It wasn’t just the enthusiasm that was catching—it was the whole crazy, zingy, daffy routine. The sudden appearance of a workman greeted as “Archie” was hardly surprising; the problem he presented began to sound like part of a perfectly normal home-decorating job. “Hey Jayne, how about those champagne baths you’re always taking? I got an idea. Suppose I build a special cabinet right next to the tub, to keep the bottles in. You’ll have the stuff handy when you want it, and when you’re finished with ’em you can put ’em away there. That way, you won’t have any empties cluttering up the bath mat. Okay?”

    He disappeared without waiting for an answer. When his words finally sank in, I asked the laughing Jayne, “Is he really going to do it?”

    “I wouldn’t put it past him. Sometimes I think it’s all getting out of hand, but I guess having a house redecorated right around you is always kind of confusing.”



    “Wonderful meal!” Mickey said, and we all joined in complimenting the cook. “Now, Jaynie,” he said, “how about those shelves in your room?”

    “Oh yes!” The little girl jumped up, put her hand in her stepfather’s and trailed off after him. “I know just exactly where I want you to build them.”

    Toying with the last of the vegetables, big Jayne looked after the two and listened to the receding chatter, the high-pitched young voice and the deep, Hungarian-accented voice. “It’s the best sound in this house,” she said. The voices blended into giggling and chuckling. “Whenever I hear them laughing like that, I want to stop whatever it is I’m doing and join them. But they should have their father-daughter times together, just the way little Jayne and I have our mother-daughter hours. Never can help wondering what the joke is, though.”



    Reluctantly, I explained that the taxi I’d ordered for the return trip must be about due, and my hostess went along on the hike to the main foyer (to be lighted by that brilliant crystal chandelier) and to the front door. “I wish there was time to show you the whole place. The downstairs is a shambles. It was a big game room, but we’re doing it all over. There’ll be a small projection room, so we can show movies whenever we want to, and there’ll be sliding doors opening onto the garden. You know, we have two and a half acres, with woods and fish ponds and a darling miniature waterfall. Wonderful place for all our dogs and cats. And it’ll be wonderful for kids, too.”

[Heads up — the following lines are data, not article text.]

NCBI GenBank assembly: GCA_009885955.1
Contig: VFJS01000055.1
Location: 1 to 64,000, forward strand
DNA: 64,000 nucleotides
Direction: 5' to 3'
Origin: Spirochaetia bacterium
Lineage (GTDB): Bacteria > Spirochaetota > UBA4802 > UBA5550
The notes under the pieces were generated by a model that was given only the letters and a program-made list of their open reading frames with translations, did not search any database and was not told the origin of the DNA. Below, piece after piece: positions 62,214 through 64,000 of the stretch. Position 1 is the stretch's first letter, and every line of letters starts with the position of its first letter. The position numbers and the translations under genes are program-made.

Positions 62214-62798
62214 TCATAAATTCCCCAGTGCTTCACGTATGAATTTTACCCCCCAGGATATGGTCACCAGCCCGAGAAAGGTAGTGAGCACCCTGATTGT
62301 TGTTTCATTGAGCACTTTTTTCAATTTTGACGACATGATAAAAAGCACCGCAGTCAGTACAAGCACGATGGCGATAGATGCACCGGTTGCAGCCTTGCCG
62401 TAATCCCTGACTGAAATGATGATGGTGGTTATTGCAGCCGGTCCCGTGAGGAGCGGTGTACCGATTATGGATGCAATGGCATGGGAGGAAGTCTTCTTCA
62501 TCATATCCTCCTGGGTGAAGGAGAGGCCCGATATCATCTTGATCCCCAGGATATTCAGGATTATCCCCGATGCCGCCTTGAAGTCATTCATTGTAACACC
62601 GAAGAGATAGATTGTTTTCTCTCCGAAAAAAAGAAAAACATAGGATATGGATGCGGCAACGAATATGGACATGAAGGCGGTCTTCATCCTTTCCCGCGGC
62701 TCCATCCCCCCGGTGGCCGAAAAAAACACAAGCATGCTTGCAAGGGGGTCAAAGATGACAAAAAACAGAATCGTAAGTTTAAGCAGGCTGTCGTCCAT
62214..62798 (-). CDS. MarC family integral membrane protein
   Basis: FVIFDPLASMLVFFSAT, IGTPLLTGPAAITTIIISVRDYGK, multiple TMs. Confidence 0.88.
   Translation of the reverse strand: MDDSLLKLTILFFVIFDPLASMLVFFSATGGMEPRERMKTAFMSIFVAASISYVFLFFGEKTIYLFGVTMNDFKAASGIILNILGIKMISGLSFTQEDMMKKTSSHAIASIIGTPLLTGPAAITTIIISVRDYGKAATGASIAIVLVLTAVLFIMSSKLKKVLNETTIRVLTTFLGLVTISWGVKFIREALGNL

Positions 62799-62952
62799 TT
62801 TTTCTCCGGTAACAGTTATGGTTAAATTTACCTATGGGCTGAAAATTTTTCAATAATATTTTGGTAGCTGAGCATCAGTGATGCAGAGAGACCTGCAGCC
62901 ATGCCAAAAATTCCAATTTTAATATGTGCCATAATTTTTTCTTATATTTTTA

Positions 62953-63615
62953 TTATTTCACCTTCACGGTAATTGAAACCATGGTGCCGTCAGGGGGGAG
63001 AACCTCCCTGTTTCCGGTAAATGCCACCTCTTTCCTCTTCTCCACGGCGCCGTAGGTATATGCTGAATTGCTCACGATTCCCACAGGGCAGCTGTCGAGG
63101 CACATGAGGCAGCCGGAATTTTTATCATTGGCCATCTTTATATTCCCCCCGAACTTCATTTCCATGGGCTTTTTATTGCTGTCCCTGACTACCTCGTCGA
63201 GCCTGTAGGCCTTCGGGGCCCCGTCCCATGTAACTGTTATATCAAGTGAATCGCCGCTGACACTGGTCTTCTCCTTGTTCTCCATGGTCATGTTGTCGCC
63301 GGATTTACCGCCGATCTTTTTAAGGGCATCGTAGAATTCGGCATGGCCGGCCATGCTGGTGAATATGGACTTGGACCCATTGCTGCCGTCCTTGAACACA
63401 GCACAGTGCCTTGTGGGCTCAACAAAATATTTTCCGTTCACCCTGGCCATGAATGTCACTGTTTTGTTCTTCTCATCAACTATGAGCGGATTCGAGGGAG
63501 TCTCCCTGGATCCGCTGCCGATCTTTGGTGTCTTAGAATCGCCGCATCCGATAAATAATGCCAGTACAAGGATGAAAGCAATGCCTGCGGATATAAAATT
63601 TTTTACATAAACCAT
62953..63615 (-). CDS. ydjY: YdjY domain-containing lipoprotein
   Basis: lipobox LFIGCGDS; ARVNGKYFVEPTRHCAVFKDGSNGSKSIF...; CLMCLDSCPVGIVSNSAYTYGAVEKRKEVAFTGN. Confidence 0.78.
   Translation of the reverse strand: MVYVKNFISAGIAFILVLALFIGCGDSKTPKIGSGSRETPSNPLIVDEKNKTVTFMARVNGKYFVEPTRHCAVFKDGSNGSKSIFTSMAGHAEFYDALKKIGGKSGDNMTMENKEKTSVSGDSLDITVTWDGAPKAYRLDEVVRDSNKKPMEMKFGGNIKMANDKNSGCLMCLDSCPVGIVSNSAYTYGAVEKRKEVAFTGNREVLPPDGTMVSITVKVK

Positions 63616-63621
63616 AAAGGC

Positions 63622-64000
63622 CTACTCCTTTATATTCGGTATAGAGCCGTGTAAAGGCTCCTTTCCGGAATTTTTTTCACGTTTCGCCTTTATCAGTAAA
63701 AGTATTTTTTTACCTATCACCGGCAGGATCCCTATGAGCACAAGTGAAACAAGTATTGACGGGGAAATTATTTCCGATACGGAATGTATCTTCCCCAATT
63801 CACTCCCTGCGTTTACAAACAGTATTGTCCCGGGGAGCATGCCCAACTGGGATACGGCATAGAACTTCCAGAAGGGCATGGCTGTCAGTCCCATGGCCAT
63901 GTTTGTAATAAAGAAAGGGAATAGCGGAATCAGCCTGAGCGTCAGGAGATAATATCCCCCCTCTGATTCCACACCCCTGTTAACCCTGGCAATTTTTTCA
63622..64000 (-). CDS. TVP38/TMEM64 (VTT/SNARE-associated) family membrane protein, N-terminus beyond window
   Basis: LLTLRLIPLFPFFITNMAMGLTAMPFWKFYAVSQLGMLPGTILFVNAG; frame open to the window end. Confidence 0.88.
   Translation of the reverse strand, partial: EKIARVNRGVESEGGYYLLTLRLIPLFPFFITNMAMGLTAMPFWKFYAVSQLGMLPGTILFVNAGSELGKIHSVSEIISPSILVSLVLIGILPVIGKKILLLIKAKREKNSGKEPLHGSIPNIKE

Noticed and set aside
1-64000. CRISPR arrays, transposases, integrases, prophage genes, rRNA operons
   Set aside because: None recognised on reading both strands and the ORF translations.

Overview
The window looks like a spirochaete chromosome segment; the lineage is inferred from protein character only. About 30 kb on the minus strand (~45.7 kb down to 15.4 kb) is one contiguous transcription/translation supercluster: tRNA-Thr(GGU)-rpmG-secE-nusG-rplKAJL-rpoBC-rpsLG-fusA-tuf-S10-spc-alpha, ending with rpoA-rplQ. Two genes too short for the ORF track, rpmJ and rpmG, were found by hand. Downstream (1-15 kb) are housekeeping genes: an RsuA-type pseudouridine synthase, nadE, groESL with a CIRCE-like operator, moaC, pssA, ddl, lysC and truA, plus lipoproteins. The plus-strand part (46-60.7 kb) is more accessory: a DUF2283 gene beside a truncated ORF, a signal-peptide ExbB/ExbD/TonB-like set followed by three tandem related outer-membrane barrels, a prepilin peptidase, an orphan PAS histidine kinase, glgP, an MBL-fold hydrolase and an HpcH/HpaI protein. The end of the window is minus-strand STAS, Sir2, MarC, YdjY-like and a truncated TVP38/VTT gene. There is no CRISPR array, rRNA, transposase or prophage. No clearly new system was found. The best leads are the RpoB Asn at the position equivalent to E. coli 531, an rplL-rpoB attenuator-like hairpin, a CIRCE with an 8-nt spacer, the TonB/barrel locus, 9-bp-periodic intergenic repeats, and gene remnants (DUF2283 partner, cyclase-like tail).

Jayne sketched a circle on the outside of the front door after she’d opened it. “Right here, there’ll be the biggest Christmas wreath I can find. And in the spring, we’ll have a swimming pool put in—heart- shaped. I’m going to draw the shape myself. None of that professional stuff.”



    My head whirling, I walked a few steps away, to get one more look at the whole house, the mansion originally built by Rudy Vallee back in the days when he was king of the crooners. Nice to know that it was a last refuge for gay, unabashed Hollywood glamour. But maybe I should have some solid statistics. “How many rooms, Jayne?”

    “Why, I’ve never added them up. Do you count bathrooms?”

    I asked a passing workman the same question, and he seemed equally puzzled. “I couldn’t honestly say, miss. I’ve been working here two weeks, and I run into something new every day. I hope it’s a long job, though.”

    “Oh, nooo!” Jayne begged.



    “I mean,” he grinned, “it’s gotten so I almost hate to go home nights. Every place else seems kinda dull after being around you people.”

    Frankly pleased, Jayne grinned back at him. I found myself smiling, then heard the sound of a car approaching and turned to find my taxi.

    “Come back around the holidays,” Jayne said. “You’ll want to see the baby. And you won’t recognize this place. Oh, I almost forgot to tell you—we’re having the whole outside painted pink!”



    I waved through the window as the taxi started around the curve of the drive. Standing in the doorway, Jayne waved back, and I could almost see a slimmer figure, hand raised in welcome, silhouetted against the light streaming from a house full of guests—and furniture. Our help-the-Hargitays campaign had backfired; maybe my story had fizzled; but I’d met some nice people and had a wonderful time. I’d take Jayne up on that invitation. (Would there really be a cabinet for pink champagne in the bathroom?)

    THE END

    SEE JAYNE IN 20TH’S “THE SHERIFF OF FRACTURED JAW.”

     

    It is a quote. PHOTOPLAY MAGAZINE JANUARY 1959